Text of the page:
Hoyer Speaks on the State of the Cubs … and Other News, Notes and Rumors

Jed Hoyer addressed several topics with the mainstream media including Bryan LaHair, Anthony Rizzo, the roster, Jeff Samardzija and the Jorge Soler rumors in a sort of a State-of-the-Cubs address.

Hoyer said the Cubs are not done tinkering with the roster and they will be active in trade conversations as Spring Training comes to an end. Hoyer clarified his comment about possible trades by saying they would not be doing their job if they were not talking to other teams.

The Cubs are expected to announce another round of spring roster cuts prior to Thursday’s exhibition game in Surprise. The Cubs currently have 48 players in camp, 33 on the 40-man roster and 15 non-roster invitees.

According to reports, the team would like to finish the spring on a positive note and while win-loss records do not matter, they would like to improve on their 8-12-1 record with 14 games remaining on the Cactus League schedule.

Here is the update …

Paul Maholm
Paul Maholm took the hill at Fitch Park on Wednesday and got his work in against the Giants’ Single-A team. According to reports, Maholm struck out seven over five innings while giving up a run on two hits and a walk. Maholm suited up for the Daytona Cubs and retired 15 of the 18 batters he faced.

Carlos Marmol
The Cubs received good news during the off-day on Carlos Marmol. The MRI revealed no significant nerve injury and he remains on schedule to be ready for the season.

Jed Hoyer and the State of the Cubs
In bullet point format, here are the highlights from Jed Hoyer’s conversation with the mainstream media. The links to the reports are provided below.

  • Hoyer admitted that they are on the prowl for end-of-spring talent.
  • Hoyer is expecting his team to carry the same attitude and energy into the season that they’ve had throughout Spring Training.
  • Hoyer does not see any reason the Cubs cannot be incredibly competitive this season.
  • The Cubs will have money to add pieces during the season to add players. Hoyer said they are going to come in a little under the Opening Day payroll from a year ago and they left a little flexibility so they can make moves if they need to.
  • Hoyer described the reports that the Cubs have a deal in place with Jorge Soler as completely bogus and the rumors have no merit.
  • Hoyer said he would not be surprised if they made a move [trade] before the season begins.
  • Jeff Samardzija has been impressive this spring and Jed Hoyer described his performance as unbelievable.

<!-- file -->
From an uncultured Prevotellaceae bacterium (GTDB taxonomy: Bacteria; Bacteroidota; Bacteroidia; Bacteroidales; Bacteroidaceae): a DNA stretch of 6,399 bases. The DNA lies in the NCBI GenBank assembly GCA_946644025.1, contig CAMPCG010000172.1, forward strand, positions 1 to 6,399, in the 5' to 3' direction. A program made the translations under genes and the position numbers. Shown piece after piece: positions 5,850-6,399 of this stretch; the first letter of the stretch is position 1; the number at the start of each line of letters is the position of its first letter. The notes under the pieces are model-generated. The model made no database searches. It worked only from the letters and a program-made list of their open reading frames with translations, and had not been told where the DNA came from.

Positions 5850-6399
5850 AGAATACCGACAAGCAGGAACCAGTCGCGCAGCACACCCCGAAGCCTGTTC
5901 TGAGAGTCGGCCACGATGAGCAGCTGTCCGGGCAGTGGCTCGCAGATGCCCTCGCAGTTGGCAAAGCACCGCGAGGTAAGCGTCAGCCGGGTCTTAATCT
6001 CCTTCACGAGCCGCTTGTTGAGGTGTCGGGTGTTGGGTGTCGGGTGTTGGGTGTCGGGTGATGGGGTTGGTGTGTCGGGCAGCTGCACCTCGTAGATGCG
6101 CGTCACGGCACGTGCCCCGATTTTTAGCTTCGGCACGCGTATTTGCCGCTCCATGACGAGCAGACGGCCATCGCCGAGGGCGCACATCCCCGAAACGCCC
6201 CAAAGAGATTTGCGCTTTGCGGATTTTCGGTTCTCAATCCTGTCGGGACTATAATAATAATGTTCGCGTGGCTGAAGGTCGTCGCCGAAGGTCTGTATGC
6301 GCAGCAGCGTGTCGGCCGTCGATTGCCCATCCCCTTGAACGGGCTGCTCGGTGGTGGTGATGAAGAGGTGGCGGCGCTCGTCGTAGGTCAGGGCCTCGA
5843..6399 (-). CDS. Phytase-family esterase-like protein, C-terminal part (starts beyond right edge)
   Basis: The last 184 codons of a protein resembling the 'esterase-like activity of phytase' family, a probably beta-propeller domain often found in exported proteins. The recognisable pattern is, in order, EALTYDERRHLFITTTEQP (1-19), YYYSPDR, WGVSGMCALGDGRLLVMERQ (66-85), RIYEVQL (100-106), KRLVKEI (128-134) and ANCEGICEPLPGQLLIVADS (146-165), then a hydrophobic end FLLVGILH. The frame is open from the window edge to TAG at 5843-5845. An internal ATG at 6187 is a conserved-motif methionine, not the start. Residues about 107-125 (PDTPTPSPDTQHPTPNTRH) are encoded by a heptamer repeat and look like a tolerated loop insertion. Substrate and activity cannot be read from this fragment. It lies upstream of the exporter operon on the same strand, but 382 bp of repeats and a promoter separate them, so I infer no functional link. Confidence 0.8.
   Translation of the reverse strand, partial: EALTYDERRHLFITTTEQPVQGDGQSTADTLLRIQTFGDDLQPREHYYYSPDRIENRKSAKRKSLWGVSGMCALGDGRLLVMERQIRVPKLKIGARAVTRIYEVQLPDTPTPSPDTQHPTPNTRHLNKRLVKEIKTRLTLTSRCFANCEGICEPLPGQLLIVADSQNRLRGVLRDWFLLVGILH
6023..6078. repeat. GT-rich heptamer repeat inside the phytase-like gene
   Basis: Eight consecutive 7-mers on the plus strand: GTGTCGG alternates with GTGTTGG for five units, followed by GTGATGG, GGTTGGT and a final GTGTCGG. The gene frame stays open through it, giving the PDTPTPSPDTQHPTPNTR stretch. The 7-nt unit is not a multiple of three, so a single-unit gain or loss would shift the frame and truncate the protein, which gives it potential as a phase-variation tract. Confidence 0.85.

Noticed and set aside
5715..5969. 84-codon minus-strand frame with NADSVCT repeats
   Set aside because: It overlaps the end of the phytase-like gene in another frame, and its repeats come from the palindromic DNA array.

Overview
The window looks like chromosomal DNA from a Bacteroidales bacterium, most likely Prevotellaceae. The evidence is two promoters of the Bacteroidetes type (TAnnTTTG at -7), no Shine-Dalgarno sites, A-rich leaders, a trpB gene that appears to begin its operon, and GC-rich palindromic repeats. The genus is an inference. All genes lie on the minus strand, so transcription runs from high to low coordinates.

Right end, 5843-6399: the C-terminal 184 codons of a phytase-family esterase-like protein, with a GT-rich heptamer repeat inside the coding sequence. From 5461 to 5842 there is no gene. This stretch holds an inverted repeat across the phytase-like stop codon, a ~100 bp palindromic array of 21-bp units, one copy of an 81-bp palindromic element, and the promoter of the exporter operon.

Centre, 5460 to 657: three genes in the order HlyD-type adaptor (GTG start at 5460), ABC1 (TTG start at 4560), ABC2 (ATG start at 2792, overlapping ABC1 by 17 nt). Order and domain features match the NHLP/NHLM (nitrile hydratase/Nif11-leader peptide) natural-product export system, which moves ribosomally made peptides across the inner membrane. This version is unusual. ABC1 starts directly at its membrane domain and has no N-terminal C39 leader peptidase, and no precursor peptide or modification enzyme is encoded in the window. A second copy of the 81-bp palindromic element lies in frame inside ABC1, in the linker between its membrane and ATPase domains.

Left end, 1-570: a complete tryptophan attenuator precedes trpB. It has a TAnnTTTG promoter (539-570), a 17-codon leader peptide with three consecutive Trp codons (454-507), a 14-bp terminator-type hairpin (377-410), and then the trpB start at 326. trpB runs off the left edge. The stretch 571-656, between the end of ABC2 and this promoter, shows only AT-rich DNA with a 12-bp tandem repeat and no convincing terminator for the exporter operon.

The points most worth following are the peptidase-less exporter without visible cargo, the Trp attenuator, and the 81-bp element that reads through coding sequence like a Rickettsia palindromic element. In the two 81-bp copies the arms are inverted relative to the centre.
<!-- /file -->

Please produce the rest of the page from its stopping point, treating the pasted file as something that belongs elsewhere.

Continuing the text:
• Hoyer and Dale Sveum are on the same page in the belief that wins and losses in the Cactus League carry more weight over the last 10 days of Spring Training.
  • Bryan LaHair will be the Cubs’ first baseman on Opening Day and Anthony Rizzo will begin the season in Triple-A. The Cubs are not worried about LaHair’s struggles at the plate this spring.

ESPN Chicago: Hoyer Not Worried About Spring Struggles
Chicago Sun-Times: Could Cubs’ Glut of Starting Pitchers Lead to Trade?
Chicago Tribune: Cubs Not Done Tinkering

Minor League Transactions
According to Baseball America, the Cubs released several minor league players this week. Those cuts were made Sunday and made public Wednesday.

Right-handed pitchers Yohan Gonzalez and Jordan Latham, shortstop Rafael Valdes and outfielders Ben Klafczynski and Blair Springfield were released and are no longer in the Cubs’ organization.

News, Notes and Rumors
According to a report from the Tribune, front office personnel has begun moving out of cramped Wrigley Field offices to their new digs in a building on the corner of Waveland and Clark.

The Cubs could use another proven reliever and they might have enough depth in a few positions to use in trades according to the Sun-Times.

What was once one of the smallest front offices in baseball has changed. The Cubs new regime has increased the baseball operations department from a staff of around 90 to more a staff of more than 120 according to the Tribune.

According to a report from the Tribune, Travis Wood will likely make his next appearance in a minor league game or in a simulated minor league game as the Cubs try to get him on track.

Gerardo Concepcion is in minor league camp and he could still pitch in a Cactus League game this spring but that is not in the plans right now according to the Tribune. Concepcion is throwing bullpens and the plan is to get him in a minor league game.

Well there’s the update … Opening Day is in 14 days.

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Quote of the Day

"Every day is a new opportunity. You can build on yesterday’s success or put its failures behind and start over again." – Bob Feller

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  • Anonymous47701

    Anyone have a picture of the new front office building?

  • Aaron

     I wonder who the Cubs would target this late in spring that would be better than what they already have and not come at the expense of the future…

    Obviously, there are always dozens of out of options players that pass through unclaimed at this time of year due to roster inflexibility.

    I’m just concerned that Hoyer and Epstein already have to deal away a decent prospect to the Padres, and if they make any other deals…well, who goes?

    At this point, it doesn’t look like they have any intentions of trading DeWitt, Baker, Garza, Soriano, Byrd, or Soto, or it would’ve already happened.

    That leaves Wells as the only veteran trade chip they have

    • cubtex

      I hope they don’t give up another top 25 prospect for another suit. As I said a couple of days ago….Give them Casey Weathers and be done with it :)

  • cubtex

    Hoyer cannot see any reason on why the Cubs cannot be incredibly competitive this year??? How about a below average starting rotation, a bad bullpen, no team speed, below average defense and no power.